“…Nat, I say, don’t let them beat you down! You prove them wrong! When things get grummy, that’s when you have to hit all the sixes!”
Garen Ewing, The Rainbow Orchid, episode 9, strip 216
I’ve invented a diagnostic tool for measuring a person’s CQ (Crazy Quotient) by determining the degree of crazy they devote to the sock washing practices. I call it the Sock Washing Ritual/Mental Health Index, or (SWR/MHI), and it enables diagnosticians to determine a person’s sanity by finding where they fit on Crazy Sock Scale (CSS).
Fifty percent of the (2) people studied in this research project reside in a private communal halfway house, and the other 50% are fully integrated into their community, although heavily supported by chemical depressants and other miracles of modern chemistry.
The institutional residents exhibit different symptoms, but share a similar, virtually paralyzing fear of losing socks in the wash.
One of them carefully ties the socks together into a knot before placing them in the hamper. My objection to this is that it seems to me that would trap toe dirt in the toe-side of the knot, preventing the dirt from falling out of the top of the sock as it tumbles around in the washing machine. The other asylum inmate, apparently having detected this very flaw in the logic of the knotted sock scenario, prefers to use a safety pin to connect the toes of each sock firmly together, presumably after wearing and before discarding socks in the hamper.
Then, at the other end of the CSS are locals encountered by the researcher outside of the grounds, who make it a practice never to wear a sock with it’s natural mate. Those crazy kids revel in the anarchy of mismatched socks. They flaunt their disdain of convention in public every time they step up onto their Segways. Or cross their legs sitting in those café chairs on the sidewalk outside Starbucks™, sipping their latte. Or recycle the soil on their green and living roof from toxic landfill,.. Smug hippy-wanna-bees, pathetically trying to prove your free spirit and distinguish yourselves from the rest of your compulsively-matching-sock-wearing cohort.
Or from the last generation of genuine rebels: your mommies and daddies, who made a few mistakes, but got America out of a previous imperialistic land-grab of an unjustified war against a weaker opponent. Ouch, that’s got to hurt. But not as much as their current Schoolyard Bully-in-Chief, so pull your socks up and get on with life.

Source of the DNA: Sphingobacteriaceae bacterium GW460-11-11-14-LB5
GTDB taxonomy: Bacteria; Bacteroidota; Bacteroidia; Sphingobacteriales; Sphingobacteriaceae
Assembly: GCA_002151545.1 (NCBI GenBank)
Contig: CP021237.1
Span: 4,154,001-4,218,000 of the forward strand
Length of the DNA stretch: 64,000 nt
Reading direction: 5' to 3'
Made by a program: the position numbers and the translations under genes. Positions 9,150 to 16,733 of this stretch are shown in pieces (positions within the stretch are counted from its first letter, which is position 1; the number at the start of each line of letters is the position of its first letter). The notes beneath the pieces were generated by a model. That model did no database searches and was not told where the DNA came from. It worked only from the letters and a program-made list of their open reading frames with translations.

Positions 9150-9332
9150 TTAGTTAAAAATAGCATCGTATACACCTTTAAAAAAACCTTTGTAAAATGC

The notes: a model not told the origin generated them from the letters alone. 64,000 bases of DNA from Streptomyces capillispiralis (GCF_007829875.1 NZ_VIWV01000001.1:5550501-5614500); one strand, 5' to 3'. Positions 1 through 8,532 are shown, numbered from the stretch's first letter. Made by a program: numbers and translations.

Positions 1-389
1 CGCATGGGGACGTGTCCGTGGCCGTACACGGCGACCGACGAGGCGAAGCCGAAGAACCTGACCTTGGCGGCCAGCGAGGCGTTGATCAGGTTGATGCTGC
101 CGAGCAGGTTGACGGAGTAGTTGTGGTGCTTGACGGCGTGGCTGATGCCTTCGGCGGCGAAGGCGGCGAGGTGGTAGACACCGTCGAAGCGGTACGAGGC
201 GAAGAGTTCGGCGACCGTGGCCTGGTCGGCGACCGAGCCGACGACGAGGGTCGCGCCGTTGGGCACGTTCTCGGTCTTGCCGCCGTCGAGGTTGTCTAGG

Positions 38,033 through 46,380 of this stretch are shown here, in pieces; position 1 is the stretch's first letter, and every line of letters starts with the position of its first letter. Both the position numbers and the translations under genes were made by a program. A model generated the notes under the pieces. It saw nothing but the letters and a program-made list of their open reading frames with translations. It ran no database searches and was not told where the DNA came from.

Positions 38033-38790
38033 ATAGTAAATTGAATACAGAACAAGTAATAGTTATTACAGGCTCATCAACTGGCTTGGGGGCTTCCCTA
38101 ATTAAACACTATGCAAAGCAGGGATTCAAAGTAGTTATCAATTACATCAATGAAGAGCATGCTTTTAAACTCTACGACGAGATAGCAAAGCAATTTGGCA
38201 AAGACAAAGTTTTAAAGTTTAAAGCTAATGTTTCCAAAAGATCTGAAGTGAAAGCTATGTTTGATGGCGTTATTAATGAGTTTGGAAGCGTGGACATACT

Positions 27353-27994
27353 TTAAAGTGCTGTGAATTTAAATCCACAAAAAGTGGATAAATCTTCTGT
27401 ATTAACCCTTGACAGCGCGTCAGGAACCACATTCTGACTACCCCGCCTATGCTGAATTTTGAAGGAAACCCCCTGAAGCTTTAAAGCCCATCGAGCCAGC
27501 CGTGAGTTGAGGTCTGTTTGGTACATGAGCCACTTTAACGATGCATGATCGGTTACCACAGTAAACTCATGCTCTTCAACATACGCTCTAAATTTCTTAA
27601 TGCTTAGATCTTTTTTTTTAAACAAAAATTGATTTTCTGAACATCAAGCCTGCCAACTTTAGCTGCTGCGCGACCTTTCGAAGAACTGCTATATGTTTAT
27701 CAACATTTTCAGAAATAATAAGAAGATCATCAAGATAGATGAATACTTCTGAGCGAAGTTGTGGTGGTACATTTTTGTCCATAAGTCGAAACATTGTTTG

For all the dark dreams that haunt my midnight hours, I’ve got an up-to-the-nanosecond cure for neurosis wrt/sock washing. Take a deep breath. Simply let the socks run free of their mates in the hamper-washer-dryer part of their life cycle. Down time is nice, even for such perfect mates as those “Mary-Blue” ™, Holly Hobby girlie socks with lace on the cuff, as is the case with people too, incidentally.
Throw caution to the harsh winds of the hot cycle. Let the perfectly matched pair anticipate their impending joyful reunion, amid that warm pile of clean laundry being sorted and folded on the bed every Sunday afternoon. Snuggling up in the cozy sock drawer, waiting to be worn, they reminisce about their time apart, and tell stories about how the underpants misbehave in the washer. Good times.
Now, you wouldn’t be wrong to worry about the down side. These are uncertain times. There’s the risk that one of the pair will be sucked through that hole in the space-time continuum beneath the dark, hypnotic swirl of the dryer. There’s a similar risk that one or more of the lone socks will be blown up by terrorists lurking outside. Your socks: like the snows of yesteryear, may never return. Each time they say their farewells as they’re tossed into the hamper, they know it might be there last.
But isn’t that half the fun? Life’s risk makes it taste sweeter. I submit that my socks are healthier and happier for being separated when washed and dried, I know I am. You should try it. It’s so crazy it just might work.